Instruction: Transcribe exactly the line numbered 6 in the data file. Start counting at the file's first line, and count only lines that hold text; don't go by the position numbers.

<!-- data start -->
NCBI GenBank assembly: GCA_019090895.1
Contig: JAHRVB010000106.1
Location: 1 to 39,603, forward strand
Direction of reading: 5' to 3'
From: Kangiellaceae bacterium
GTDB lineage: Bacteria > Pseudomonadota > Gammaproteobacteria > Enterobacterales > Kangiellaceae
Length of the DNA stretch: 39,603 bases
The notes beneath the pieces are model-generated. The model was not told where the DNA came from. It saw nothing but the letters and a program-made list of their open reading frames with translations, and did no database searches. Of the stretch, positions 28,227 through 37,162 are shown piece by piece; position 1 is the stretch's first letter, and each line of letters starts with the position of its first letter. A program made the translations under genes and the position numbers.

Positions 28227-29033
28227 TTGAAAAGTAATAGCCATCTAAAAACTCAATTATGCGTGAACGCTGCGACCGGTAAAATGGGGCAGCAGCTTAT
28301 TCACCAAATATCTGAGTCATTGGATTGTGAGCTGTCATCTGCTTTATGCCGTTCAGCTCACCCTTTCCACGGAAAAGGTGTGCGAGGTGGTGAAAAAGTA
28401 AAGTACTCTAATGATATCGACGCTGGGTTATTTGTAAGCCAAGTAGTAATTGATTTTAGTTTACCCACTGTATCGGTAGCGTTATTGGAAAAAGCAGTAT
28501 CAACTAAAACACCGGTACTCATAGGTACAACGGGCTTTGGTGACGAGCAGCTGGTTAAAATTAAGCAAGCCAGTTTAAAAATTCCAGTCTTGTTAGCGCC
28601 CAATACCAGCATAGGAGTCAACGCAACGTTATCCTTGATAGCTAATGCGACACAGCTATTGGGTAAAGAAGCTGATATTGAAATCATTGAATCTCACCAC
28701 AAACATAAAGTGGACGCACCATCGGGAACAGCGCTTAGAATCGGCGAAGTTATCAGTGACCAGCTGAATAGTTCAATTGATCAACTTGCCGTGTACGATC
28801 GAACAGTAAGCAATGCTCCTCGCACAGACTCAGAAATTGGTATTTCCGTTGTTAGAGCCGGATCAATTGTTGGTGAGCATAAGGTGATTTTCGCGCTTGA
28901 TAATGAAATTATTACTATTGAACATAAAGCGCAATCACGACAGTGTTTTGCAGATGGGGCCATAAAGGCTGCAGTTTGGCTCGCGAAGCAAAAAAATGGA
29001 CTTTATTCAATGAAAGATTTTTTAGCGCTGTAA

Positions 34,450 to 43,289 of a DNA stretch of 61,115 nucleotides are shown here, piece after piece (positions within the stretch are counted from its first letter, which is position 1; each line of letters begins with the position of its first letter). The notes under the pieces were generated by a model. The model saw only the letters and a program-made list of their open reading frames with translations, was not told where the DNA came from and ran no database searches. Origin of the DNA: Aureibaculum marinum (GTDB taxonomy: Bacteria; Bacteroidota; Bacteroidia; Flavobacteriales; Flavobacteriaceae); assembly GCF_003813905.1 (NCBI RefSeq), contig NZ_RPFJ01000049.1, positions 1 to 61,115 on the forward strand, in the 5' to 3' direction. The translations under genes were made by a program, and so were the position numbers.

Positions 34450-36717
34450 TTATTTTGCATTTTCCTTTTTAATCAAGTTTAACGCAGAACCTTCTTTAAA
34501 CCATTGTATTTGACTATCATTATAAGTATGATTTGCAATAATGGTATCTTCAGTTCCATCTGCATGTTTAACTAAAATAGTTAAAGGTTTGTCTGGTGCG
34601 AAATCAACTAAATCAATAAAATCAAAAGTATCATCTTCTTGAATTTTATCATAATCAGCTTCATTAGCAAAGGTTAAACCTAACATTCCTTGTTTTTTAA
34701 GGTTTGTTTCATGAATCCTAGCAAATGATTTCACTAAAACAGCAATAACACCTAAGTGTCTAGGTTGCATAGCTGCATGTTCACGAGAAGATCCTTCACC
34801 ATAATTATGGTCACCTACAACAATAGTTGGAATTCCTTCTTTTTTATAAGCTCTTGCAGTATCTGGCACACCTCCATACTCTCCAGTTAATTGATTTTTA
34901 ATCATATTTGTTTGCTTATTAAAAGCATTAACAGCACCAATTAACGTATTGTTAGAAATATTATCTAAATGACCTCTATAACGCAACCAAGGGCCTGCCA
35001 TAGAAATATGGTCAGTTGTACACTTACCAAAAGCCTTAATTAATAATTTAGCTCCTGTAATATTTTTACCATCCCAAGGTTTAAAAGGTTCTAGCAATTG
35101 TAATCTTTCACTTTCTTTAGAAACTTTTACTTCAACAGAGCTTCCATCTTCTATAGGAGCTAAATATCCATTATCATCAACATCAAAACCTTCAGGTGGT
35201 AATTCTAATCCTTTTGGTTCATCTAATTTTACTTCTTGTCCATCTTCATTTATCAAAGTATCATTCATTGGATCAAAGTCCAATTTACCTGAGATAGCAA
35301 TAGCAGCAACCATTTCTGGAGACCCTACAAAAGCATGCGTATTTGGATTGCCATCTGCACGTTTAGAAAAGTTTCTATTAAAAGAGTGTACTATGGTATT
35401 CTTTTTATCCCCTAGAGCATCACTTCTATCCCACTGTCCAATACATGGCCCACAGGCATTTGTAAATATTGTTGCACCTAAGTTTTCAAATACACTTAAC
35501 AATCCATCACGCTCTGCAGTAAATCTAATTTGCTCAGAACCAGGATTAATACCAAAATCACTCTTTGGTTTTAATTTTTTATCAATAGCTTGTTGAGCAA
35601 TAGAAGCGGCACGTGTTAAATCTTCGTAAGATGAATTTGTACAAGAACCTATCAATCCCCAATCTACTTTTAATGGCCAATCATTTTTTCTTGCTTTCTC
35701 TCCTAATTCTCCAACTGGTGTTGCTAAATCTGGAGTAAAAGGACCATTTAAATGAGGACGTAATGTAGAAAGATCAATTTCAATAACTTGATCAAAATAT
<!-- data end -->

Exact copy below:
GTDB lineage: Bacteria > Pseudomonadota > Gammaproteobacteria > Enterobacterales > Kangiellaceae